So much goes into advancing health equity: collecting and analyzing demographic data, addressing health-related social needs, listening to and learning from community members who have lived experience, building community partnerships, providing training and education, legislative advocacy and more. 

At Healthcentric Advisors, we understand the multifaceted nature of advancing health equity. That’s why we’re actively collaborating with partners in several New England states and supporting healthcare organizations in their efforts to collect and analyze data, identify and address patients’ social needs, and foster local connections. 

Some of our work includes:

  • Providing resource compendiums of helpful guides and training templates.
  • Encouraging organizations to use a health equity organizational assessment tool to evaluate their status and identify areas of opportunity and next steps.
  • Consulting on best and promising practices for meeting new health equity measures or requirements from regulatory agencies.
  • Educating providers about health equity fundamentals, health equity and trauma informed care, supporting patients living with a disability, and more.
  • And convening affinity groups, or groups of professionals linked by a common purpose, to facilitate peer-learning and sharing of successful programs, actionable ideas, and lessons learned.
Where To Go from Here

Advancing health equity requires collaboration and continuous effort.  Intentional actions can   make a difference.  Here are some steps to consider:

  • Educate yourself.  Take a course about cultural humility or implicit bias, listen to TED Talks or podcasts about health equity, or start a conversation with a friend or family member.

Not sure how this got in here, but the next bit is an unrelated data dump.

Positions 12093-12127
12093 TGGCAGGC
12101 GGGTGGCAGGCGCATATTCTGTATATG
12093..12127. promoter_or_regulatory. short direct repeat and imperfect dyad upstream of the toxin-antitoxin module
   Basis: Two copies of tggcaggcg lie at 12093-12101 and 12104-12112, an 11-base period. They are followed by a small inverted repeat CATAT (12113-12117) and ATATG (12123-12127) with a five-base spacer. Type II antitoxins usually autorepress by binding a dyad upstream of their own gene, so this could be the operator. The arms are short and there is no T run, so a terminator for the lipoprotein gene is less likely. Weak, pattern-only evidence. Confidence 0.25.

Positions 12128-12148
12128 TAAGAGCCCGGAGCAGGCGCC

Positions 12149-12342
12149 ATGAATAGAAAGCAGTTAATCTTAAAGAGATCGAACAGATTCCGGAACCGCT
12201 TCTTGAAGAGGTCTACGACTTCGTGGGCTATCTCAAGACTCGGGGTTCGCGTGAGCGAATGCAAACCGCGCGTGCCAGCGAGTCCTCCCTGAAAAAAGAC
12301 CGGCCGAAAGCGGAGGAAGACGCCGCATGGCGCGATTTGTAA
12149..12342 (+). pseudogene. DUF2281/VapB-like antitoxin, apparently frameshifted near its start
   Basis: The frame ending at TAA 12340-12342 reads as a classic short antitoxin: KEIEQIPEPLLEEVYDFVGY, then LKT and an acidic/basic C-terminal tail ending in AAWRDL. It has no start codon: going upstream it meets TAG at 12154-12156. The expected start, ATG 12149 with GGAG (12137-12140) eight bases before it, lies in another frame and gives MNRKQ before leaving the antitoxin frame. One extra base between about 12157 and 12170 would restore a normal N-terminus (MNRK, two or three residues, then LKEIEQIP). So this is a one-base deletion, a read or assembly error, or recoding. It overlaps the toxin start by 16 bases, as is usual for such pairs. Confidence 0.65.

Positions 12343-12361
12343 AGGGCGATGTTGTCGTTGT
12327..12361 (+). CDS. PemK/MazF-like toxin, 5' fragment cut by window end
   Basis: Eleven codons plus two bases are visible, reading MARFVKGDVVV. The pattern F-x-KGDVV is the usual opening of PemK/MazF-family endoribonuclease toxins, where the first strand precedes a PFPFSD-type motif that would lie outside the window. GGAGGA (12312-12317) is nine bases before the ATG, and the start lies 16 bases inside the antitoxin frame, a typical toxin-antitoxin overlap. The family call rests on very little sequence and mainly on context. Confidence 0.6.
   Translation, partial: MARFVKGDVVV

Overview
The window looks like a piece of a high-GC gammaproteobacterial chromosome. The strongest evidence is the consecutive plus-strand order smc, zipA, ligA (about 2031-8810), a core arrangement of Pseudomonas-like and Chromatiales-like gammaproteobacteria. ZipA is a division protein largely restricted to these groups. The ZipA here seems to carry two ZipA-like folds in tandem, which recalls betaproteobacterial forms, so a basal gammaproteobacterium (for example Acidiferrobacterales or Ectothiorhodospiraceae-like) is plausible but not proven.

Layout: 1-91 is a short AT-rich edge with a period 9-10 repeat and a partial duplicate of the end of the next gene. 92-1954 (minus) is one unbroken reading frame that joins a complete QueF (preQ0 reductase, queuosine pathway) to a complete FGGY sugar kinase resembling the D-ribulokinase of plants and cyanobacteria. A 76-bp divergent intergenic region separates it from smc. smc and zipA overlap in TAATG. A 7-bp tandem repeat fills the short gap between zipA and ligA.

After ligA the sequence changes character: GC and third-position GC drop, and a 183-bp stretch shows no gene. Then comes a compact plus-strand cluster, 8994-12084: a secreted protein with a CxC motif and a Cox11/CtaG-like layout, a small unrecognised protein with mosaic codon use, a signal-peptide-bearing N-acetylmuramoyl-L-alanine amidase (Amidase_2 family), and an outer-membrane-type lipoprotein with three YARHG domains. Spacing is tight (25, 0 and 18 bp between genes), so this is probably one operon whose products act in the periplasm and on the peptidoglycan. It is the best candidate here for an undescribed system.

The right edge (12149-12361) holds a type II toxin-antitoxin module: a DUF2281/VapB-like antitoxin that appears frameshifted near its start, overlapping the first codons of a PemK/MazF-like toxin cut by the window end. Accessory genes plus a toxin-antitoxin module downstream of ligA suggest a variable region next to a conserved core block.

• Actively listen to individuals with lived experience. 
  • Learn about what it means to be an ally: 5 Tips For Being An Ally (youtube.com)
At the organizational level
  • Engage leadership and identify a champion to lead efforts to advance health equity. 
  • Focus on data collection to learn more about who is being served and what their needs are and then stratify the data to identify health disparities.
  • Meet with community leaders and social services, faith organizations, and local public health departments.  Listen, learn, be transparent, and co-create initiatives. 
  • Provide ongoing training for everyone in the organization to build awareness about health disparities and structural inequities, allyship and cultural humility, among other topics.

Not sure where to start?  Or are you interested in having support or assistance in your efforts to advance health equity?  We would be happy to meet with you and explore further!  Reach out to us anytime.

Sources:

Health Equity – Office of Health Equity – CDC

https://www.yalemedicine.org/news/health-equity

About the Author

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Laura Vanderhill, LSW, MHA

Senior Quality Improvement Specialist, Healthcentric Advisors

Laura Vanderhill is a Senior Quality Improvement Specialist, as well as a licensed social worker, with 15 years of experience in community-based organizations serving older adults.  She taught graduate healthcare administration and nursing students about chronic disease, end-of-life care, and social determinants of health for older adults.  At Healthcentric Advisors, she works with providers and community partners to address health-related social needs, support care transitions, and improve the prevention and management of chronic disease, among other focus areas.